Conversation with Dr. Judith Herman and Emily Schatzow, the two clinicians who worked with my family and I. Hear what they have to say on the topic of breaking secrecy.
Judith Lewis Herman M.D. is Professor of Psychiatry (part time) at Harvard Medical School. For thirty years, until she retired, she was Director of Training at the Victims of Violence Program at The Cambridge Hospital, Cambridge, MA. Dr. Herman is the author of two award-winning books: Father-Daughter Incest (Harvard University Press, 1981), and Trauma and Recovery (Basic Books, 1992). She is the recipient of numerous awards, including the 1996 Lifetime Achievement Award from the International Society for Traumatic Stress Studies. In 2007 she was named a Distinguished Life Fellow of the American Psychiatric Association.
Emily Schatzow, M.Ed. is a psychotherapist in private practice in Cambridge, MA, offering individual and group psychotherapy and consultation to therapists and clients. She is a Senior Consultant at VISIONS, Inc. a non-profit training and consulting organization, specializing in diversity, equity and inclusion. Her publications include Breaking Secrecy: Adult Survivors Disclose To Their Families (co-authored by Judith). Emily and Judith run an ongoing consultation group for clinicians focusing on trauma.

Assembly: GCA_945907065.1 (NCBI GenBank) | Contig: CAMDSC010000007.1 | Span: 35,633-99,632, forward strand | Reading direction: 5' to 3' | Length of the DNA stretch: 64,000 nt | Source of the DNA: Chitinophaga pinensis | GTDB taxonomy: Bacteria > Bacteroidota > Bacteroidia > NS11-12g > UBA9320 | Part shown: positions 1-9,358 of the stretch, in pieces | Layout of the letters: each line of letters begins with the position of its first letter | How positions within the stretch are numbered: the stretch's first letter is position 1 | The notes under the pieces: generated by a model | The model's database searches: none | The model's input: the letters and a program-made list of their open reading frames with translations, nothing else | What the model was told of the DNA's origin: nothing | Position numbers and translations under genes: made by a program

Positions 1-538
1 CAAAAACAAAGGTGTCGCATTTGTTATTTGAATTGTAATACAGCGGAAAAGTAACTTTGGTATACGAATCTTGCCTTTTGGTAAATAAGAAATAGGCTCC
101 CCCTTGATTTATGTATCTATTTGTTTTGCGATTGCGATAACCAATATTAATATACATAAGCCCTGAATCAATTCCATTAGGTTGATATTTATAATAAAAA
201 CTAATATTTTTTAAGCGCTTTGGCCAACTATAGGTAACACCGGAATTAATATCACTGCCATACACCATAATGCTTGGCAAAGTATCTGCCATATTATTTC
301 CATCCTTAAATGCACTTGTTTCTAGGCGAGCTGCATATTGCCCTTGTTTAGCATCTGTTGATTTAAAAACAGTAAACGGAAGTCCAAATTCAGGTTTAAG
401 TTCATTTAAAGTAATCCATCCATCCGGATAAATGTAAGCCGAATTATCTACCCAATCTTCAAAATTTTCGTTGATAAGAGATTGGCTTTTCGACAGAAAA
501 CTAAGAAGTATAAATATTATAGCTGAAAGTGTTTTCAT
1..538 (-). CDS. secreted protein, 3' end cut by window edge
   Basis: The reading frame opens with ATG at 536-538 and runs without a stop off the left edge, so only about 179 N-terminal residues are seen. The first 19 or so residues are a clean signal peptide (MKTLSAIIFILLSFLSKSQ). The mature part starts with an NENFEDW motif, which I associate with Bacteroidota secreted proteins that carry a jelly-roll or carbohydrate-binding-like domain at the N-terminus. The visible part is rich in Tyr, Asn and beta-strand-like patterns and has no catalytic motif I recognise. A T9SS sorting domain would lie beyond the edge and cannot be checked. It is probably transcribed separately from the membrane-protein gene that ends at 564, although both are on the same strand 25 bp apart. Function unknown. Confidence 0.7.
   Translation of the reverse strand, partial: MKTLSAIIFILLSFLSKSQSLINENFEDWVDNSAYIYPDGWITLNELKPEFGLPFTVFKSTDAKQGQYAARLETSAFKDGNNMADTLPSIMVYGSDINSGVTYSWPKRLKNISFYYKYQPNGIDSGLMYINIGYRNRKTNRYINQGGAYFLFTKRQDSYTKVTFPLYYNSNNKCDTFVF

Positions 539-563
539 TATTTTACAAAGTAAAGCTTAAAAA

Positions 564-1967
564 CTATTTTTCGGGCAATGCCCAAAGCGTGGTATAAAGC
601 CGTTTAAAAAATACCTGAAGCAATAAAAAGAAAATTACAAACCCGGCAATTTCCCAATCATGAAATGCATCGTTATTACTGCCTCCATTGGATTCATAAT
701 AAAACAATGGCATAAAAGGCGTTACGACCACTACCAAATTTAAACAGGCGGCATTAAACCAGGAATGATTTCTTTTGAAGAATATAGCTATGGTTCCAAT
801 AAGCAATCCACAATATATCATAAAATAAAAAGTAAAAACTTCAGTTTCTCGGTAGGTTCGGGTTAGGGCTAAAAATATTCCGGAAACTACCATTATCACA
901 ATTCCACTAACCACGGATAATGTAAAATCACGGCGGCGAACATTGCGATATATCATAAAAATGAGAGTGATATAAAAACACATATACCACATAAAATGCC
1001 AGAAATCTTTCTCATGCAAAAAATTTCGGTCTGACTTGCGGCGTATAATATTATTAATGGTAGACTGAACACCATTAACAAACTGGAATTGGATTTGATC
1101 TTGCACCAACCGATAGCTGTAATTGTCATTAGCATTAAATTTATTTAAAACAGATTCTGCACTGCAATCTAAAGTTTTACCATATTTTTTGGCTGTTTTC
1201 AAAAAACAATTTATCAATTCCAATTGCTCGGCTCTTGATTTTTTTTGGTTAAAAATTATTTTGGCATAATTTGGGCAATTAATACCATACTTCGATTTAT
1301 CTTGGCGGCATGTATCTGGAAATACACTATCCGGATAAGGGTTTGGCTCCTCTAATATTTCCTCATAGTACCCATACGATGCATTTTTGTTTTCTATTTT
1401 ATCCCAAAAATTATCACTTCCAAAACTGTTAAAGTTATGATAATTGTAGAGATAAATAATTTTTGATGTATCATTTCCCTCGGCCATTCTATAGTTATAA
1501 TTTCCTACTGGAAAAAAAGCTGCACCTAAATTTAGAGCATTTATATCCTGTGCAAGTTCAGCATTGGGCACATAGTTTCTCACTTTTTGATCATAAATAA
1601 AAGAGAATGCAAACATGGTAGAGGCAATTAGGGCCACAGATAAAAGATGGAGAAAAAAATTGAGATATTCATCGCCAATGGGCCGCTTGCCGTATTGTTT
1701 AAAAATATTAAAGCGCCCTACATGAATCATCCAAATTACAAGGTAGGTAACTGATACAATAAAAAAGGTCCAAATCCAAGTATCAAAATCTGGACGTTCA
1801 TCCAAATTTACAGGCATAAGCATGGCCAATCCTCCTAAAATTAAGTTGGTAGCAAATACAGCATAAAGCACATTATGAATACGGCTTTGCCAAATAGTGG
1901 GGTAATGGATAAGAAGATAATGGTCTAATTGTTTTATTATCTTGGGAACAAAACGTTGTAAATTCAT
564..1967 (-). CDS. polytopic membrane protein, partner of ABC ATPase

Conversation (Part I) with Beth Fraster, friend and colleague. Listen to what Beth has to say about the impact my book had on her and her observation that there were a number of people who could have intervened on my family’s behalf and didn’t. For over 30 years, she has worked with and advocated for young people within a framework that values, honors and places emphasis on trusting relationships as a crucial element in healing. She has held young people’s stories of trauma and journeyed with them as they move to a better place. She believes we cannot accomplish the task of helping people heal without using restorative practices. She, also, assumes that the impact of trauma on individuals, families and our communities need more attention as a social justice tool, thus creating more equitable space for all.